By Daniela Pylypczak
The rapid development of the ETF industry has cracked the world of commodity investing wide open, allowing average investors to gain cheap and easy access to a previously hard-to-reach asset class. And while some choose to focus on a single commodity, many investors also look for more diversified exposure, or perhaps even an equity spin on the space. As the ETF industry continues to expand, investors are now able to pick and choose from hundreds of products.
Six months ago, issuers US Commodity Funds, Exchange Traded Concepts and BNP Paribas rolled out yet another three intriguing commodity exchange-traded products; a diversified metals portfolio (NYSEARCA:USMI), an oil sands ETF (SNDS) and a global commodities fund (NYSEARCA:BNPC). Though it is still too early to tell whether or not these funds will be successful, together these three funds have accumulated over $20 million in assets under management. Below we take a look at how these three funds have fared over the last six months:
United States Metals Index Fund
This offering from US Commodity Funds is designed to reflect the performance of a diversified group of 10 metals futures contracts: aluminum, copper, nickel, zinc, lead, tin, platinum, silver, palladium and last but certainly not least, gold. What distinguishes USMI from other funds is that its underlying index attempts to maximize backwardation and minimize contango while still using contracts in the liquid portions of the futures curve.
But considering the other broad-based metals ETFs, namely PowerShares' ultra-popular DBB, it seems as thought USMI might be in for some steep competition. Currently, the fund has only accumulated $2.7 million in total assets and trades less than 2,000 times a day on average. Since inception in June of this year, USMI has lost a little over 1%, while in the same timeframe, DBB has gained more than 6%. Obviously only time will tell if this fund can prove its worth, though considering its issuer is the creator of UNG, it may still be able to pick up steam.
Sustainable North American Oil Sands ETF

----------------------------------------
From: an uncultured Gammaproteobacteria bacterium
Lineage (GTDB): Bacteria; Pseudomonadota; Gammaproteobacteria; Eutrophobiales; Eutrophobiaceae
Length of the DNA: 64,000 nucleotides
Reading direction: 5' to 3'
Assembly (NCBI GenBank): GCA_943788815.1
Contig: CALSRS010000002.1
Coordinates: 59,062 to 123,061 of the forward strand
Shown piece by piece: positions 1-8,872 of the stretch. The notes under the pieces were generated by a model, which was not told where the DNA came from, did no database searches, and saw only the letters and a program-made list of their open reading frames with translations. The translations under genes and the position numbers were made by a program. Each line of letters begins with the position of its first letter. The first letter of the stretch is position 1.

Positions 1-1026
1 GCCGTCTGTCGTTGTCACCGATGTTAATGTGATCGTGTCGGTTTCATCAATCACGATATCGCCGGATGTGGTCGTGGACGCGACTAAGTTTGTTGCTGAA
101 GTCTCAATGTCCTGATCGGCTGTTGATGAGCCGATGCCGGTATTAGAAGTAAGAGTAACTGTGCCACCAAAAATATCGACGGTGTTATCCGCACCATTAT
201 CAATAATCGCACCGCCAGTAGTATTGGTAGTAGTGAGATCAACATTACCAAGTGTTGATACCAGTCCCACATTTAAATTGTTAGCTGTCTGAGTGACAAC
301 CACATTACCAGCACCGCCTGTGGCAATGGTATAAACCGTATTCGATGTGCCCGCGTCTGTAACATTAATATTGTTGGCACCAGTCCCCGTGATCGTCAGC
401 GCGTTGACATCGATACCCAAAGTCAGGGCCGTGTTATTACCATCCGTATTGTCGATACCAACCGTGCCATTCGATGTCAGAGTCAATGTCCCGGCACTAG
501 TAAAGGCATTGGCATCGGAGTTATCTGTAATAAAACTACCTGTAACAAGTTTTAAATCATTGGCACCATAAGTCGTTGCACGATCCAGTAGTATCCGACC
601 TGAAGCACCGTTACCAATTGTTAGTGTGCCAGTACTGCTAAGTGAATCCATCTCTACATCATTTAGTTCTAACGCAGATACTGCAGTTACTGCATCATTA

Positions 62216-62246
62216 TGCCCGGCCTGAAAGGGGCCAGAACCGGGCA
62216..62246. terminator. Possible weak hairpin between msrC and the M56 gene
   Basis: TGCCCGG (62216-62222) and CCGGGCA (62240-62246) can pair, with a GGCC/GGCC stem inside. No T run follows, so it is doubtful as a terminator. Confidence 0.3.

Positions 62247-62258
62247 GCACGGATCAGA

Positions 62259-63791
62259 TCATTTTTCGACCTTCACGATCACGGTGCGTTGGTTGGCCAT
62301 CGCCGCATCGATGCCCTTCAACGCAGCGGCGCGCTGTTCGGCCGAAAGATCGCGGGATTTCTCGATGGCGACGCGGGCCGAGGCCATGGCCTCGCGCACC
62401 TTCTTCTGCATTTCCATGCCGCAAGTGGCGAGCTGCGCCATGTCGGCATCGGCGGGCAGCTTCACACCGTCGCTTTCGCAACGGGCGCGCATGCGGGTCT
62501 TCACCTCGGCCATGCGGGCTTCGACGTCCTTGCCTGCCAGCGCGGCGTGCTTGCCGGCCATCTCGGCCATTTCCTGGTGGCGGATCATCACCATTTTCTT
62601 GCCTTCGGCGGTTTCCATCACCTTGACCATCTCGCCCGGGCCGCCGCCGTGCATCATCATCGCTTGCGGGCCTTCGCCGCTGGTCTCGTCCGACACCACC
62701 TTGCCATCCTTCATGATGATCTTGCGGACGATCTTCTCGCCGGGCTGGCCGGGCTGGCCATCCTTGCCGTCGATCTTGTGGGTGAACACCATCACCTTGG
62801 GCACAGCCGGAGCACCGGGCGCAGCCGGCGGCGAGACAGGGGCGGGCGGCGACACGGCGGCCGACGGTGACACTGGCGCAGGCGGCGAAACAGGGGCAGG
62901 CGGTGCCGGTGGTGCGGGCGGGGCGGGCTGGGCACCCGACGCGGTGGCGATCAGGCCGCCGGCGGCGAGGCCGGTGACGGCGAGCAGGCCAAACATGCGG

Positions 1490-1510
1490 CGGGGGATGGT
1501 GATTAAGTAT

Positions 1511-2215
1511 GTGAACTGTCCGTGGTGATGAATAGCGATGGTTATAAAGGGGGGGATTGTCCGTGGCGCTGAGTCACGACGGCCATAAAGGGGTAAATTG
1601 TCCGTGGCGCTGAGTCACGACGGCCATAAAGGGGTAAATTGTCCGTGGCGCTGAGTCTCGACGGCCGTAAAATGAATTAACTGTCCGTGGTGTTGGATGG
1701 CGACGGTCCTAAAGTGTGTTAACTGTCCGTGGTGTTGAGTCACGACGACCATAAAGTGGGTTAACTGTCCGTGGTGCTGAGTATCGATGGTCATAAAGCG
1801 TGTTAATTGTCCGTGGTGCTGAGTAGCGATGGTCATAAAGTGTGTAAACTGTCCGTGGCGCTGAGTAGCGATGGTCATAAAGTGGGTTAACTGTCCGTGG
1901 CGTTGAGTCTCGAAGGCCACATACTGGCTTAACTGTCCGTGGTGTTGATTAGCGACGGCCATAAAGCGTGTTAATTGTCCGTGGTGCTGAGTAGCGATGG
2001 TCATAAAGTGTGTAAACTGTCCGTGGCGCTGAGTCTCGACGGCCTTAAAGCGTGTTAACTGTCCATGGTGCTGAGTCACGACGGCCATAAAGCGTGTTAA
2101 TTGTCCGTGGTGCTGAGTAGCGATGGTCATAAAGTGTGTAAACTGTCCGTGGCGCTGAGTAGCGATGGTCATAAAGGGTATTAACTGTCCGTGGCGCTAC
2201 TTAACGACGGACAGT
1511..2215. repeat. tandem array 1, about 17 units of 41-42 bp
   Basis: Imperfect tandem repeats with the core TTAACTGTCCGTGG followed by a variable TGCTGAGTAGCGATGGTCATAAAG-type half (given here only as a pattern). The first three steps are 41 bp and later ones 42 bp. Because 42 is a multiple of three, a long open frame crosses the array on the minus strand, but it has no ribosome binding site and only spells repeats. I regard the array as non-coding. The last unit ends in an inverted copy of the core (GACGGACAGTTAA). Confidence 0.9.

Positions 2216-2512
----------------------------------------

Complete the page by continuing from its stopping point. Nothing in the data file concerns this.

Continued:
This ETF is currently the only fund that is designed to target oil sands, a quickly growing, though often overlooked, sub-sector of the oil and gas industry. SNDS invests in companies whose operations in the North American oil sands include oil exploration, production and refinement. The equally-weighted fund features exposure to big names like Phillips 66, Marathon Petroleum and Murphy Oil, as well as many others.
Since inception, SNDS has accumulated a mere $1.1 million in total assets and trades barely 1,000 shares a day on average. Although investor interest has been rather slow to catch on, its performance in the last six months certainly warrants a closer look. From June to December of this year, SNDS has gained an impressive 12.9%.
STREAM S&P Dynamic Roll Global Commodities Fund
This broad-based commodity fund has gotten the most attention by far from investors, accumulating over $17.6 million in total assets under management in its short lifespan. BNPC Paribas, a French banking behemoth, jumped into the commodity ETF space with its launch of BNPC in early June. The fund seeks to replicate the S&P GSCI Dynamic Roll Excess Return Index, a broad-based index of commodity futures that uses a flexible methodology to tilt the portfolio depending on prevailing market conditions. To complete its objective, BNPC generally oscillates between near-dated futures contracts and longer-dated contracts.
Currently, BNPC's portfolio is tilted towards energy futures, with crude, Brent, heating oil and gasoline accounting for a significant portion of assets. Since June, the fund has gained nearly 7.50%, suggesting that perhaps its dynamic roll strategy may be an appealing option for those looking for diversified exposure to the commodities space.
Disclosure: No positions at time of writing.
Disclaimer: Commodity HQ is not an investment advisor, and any content published by Commodity HQ does not constitute individual investment advice. The opinions offered herein are not personalized recommendations to buy, sell or hold securities or investment assets. Read the full disclaimer here.